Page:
I’m having a bad day.
I didn’t start off this way. I started off in… a decent mood. I got sleep last night. Zonked out b/c of taking a Lunesta (which I haven’t done often lately). I showered, left the house, stopped at Walmart to finish off the kids’ school supply shopping, then grabbed a coffee and read for a few minutes in my car before I had to be in at work. All in all, a normal start to my day.
At work, though, stuff started to happen. My manager got called to come get her son at daycare b/c he’d been in contact with Covid. She brought him back to work with her, where her brother–one of our leasing agents–decided to entertain the toddler for the next couple of hours while she attempted to work. Because of this, I had to answer phones, help residents, assist contractors, etc. while also trying to get my deposits done. It was hectic. Stressful. When my manager announced that she was going home for the day at 11:15 AM and that she wouldn’t be back the next, I mentally starting preparing myself for her long absence, as both she and her brother are gone all of next week due to a family vacation. So yep, not a great morning.
This afternoon–already in the “acting manager” role–I had to take a phone call with a pissed off resident. For 15 to 20 minutes I had to sit silently (REALLY practicing my listening skills by not interrupting) and basically take it up the ass while this dickwad chewed me out over something I had no control over, something that was in fact his own fault, or at least his insurance agent’s fault. When he was done with his tirade, I could barely get a word in b/c he kept butting in. I finally just shook my head, said “We will do our best to see this never happens again, Brian. Our apologies.” I hung up the phone, gnashing on nails.
My anger, though, quickly spiraled into something darker. Sadder. A stream of despondency coursed through my system–my head, my heart, my spirit. I felt depressed. Overwhelmed by it in fact. I almost made an excuse to leave, said I was sick. I wanted to go home and crawl into bed, turn off the lights, and curl up under the covers. I did not want to speak to anyone. Instantly the thought of having a super strong drink entered my mind. I pictured saying, “Fuck it,” tonight and just pouring myself a whiskey and diet, knowing that my husband was going to do this for himself after the dinner hour. Seeing him sitting next to me on the couch, unwinding with a drink in hand while he does his mock drafts on his computer–I pictured this, and then I pictured how hard it was going to be for me to make myself a cup of tea.
Tomorrow is Friday. It is the start of another weekend. It is the beginning of a fight. A constant battle of denying the “wolfie” voice in my head that SCREAMS at me to have a drink. To fix one as soon as I get off work. To savor one as I watch a movie with my kids, with my husband who is drinking steadily beside me. Tomorrow I go into war like all the other weekends. I lie to myself, try to convince myself that I can have just as much fun ordering club soda and cranberry as I can ordering Maker’s Manhattans. I push myself, really push myself to fast forward acting out on a craving, to “see” them through their end–me waking up in the middle of the night feeling like shit and then wasting most of the next day b/c of lack of energy, having indigestion issues, and being moody. But still it’s a struggle. A real struggle. And in this struggle I am all alone. The people closest to me, my husband, my family and friends, they all live on a different continent. I am an island. We are separated by water, by an ocean of booze, that I can’t, I can’t drink to cross. If I start I will never stop. But no one wants to come to my island. No one can even visit very long. Stupid me, I thought my oldest sister lived here too for a while, but I’ve found out just recently that she only pretends to her husband. She has waded back into the waters.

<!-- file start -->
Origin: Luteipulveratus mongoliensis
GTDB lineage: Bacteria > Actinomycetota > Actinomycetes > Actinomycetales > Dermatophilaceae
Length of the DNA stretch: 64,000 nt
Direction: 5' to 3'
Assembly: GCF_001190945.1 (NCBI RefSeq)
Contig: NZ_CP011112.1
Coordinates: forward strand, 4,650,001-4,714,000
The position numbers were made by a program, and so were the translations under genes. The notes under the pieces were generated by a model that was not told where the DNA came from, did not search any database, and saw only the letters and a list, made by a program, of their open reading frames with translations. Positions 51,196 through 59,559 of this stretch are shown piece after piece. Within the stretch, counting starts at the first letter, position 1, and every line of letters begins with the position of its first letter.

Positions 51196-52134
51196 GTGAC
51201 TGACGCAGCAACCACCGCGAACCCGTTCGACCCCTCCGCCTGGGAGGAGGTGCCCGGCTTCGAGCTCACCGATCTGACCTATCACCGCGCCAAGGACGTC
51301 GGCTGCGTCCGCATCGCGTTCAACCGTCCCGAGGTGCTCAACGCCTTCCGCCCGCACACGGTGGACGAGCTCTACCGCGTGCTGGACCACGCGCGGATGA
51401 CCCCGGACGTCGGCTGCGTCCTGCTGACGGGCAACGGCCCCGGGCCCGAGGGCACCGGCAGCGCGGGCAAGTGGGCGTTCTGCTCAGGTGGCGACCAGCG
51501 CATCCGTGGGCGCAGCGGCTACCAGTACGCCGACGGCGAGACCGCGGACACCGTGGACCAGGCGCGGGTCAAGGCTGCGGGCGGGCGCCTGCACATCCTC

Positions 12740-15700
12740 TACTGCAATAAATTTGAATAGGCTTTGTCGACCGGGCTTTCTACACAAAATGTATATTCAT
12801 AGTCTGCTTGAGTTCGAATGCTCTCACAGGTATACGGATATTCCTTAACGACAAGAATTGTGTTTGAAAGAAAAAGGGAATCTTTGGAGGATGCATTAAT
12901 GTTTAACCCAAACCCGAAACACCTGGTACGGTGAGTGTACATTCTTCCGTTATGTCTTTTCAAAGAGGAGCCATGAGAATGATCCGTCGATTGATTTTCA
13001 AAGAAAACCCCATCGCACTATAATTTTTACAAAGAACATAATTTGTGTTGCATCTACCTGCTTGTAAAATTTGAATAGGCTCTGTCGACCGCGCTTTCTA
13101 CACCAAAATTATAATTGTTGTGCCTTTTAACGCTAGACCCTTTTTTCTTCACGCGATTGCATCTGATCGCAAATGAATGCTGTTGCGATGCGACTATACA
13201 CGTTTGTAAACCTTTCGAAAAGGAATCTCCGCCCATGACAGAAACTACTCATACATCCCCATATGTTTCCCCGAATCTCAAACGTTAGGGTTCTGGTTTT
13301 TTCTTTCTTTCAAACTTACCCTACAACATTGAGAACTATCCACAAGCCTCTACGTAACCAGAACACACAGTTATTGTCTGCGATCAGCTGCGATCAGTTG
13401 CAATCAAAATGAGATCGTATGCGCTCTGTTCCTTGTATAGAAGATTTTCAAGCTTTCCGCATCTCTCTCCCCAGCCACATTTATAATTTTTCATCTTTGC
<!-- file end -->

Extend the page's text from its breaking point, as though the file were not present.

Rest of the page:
Sometimes I hear a faint signal, a few voices reaching out to me from the cyberworld, from Facebook and Twitter, but they don’t know me, they don’t care about me, they aren’t here and present in my life. I am still on my island.
I think about AA but then I dismiss it b/c I don’t believe in its philosophy besides the trusting in the Lord part. I’ll ALWAYS do my best to trust in the Lord. I wish…I wish I had something in Omaha akin to Soberistas. Some sober meet-up club where you could go to events and meet likeminded people, where you could find friends, find real-life accountability partners, where you could enjoy social outings without feeling the pressure/craving to drink. But that’s sadly in the way far off future, if it ever comes to Omaha at all.
So yeah, I’ve got to find a way to not just live on my island–because what kind of life is that–but find a way to THRIVE. I’ve got to build my own little hut, forage for my own meals, find ways to occupy my time, provide amusement, excitement, hope. I have to be my own cheerleader, be able to pull myself up when I’m down. I’ve got to be a GREAT mom to my kids and so I must do this. I’ll keep reading my quit lit books, keep checking out This Naked Mind podcasts, keep posting on Facebook and Twitter, keep making a stab at writing again, and I’ll treat myself lovingly. Kindly. Delicately if I have to. I’ll do this for me, and maybe… I’ll find an inner strength I never knew I had, I’ll feel God in my soul, hear His whisper that I’ve got this. He is with me. I am NOT alone.